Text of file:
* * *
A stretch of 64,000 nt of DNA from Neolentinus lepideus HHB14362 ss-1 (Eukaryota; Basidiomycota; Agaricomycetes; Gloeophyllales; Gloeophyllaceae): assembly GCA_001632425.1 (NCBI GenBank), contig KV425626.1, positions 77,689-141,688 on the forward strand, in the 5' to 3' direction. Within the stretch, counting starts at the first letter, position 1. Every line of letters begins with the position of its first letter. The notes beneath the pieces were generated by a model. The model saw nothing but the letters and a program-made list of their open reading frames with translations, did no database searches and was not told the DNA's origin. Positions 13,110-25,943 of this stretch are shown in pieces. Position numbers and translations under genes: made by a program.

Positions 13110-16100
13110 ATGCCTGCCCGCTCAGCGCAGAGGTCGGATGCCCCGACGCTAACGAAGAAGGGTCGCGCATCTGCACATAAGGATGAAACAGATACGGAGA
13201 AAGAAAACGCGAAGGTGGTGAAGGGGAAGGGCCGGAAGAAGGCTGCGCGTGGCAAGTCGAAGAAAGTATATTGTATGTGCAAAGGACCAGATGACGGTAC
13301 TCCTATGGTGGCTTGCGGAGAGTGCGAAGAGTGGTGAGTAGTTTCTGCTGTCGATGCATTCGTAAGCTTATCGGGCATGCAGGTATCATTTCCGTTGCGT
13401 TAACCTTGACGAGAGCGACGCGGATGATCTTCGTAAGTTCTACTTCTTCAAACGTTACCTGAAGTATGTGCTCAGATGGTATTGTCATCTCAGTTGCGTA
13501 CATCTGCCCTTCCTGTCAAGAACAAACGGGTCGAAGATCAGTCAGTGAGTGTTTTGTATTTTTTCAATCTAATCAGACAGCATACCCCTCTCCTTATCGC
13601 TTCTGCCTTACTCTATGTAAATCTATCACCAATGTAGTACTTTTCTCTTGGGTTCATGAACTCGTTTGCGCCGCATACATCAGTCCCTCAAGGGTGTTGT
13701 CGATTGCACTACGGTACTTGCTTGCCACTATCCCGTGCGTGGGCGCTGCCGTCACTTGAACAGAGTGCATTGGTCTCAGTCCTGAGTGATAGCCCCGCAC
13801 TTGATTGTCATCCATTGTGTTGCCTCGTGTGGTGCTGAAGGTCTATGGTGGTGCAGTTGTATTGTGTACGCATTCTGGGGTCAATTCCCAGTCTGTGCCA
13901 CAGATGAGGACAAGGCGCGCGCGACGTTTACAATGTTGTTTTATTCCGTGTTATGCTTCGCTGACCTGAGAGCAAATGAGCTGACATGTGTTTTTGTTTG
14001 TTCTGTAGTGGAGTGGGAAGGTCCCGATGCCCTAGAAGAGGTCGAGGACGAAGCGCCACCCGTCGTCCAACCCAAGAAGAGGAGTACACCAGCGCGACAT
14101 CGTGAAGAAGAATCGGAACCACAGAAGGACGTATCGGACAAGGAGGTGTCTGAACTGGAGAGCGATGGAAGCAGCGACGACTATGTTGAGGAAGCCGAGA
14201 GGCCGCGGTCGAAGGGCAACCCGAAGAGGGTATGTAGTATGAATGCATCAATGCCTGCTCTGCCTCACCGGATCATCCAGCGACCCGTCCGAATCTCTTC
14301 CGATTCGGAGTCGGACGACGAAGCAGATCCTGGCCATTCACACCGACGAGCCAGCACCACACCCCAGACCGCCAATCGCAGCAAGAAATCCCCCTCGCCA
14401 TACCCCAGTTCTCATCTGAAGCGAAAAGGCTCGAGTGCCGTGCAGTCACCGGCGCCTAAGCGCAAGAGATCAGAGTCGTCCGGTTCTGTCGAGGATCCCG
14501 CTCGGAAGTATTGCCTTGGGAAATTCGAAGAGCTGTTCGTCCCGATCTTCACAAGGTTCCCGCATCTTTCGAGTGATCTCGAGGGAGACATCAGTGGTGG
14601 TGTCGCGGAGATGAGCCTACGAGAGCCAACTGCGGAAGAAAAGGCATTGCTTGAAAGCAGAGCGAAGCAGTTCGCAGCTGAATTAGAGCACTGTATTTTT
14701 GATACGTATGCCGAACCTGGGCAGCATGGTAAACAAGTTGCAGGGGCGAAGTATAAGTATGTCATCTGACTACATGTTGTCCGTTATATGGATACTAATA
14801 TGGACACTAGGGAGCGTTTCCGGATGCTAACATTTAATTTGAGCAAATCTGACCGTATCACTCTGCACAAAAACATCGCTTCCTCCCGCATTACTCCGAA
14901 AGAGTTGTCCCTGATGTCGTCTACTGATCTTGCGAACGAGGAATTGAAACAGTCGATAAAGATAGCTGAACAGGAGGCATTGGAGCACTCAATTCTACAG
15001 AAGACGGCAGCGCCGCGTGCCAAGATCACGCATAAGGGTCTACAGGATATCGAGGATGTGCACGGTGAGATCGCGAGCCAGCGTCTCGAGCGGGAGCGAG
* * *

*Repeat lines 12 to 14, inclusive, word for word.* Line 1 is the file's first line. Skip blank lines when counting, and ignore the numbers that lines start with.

14001 TTCTGTAGTGGAGTGGGAAGGTCCCGATGCCCTAGAAGAGGTCGAGGACGAAGCGCCACCCGTCGTCCAACCCAAGAAGAGGAGTACACCAGCGCGACAT
14101 CGTGAAGAAGAATCGGAACCACAGAAGGACGTATCGGACAAGGAGGTGTCTGAACTGGAGAGCGATGGAAGCAGCGACGACTATGTTGAGGAAGCCGAGA
14201 GGCCGCGGTCGAAGGGCAACCCGAAGAGGGTATGTAGTATGAATGCATCAATGCCTGCTCTGCCTCACCGGATCATCCAGCGACCCGTCCGAATCTCTTC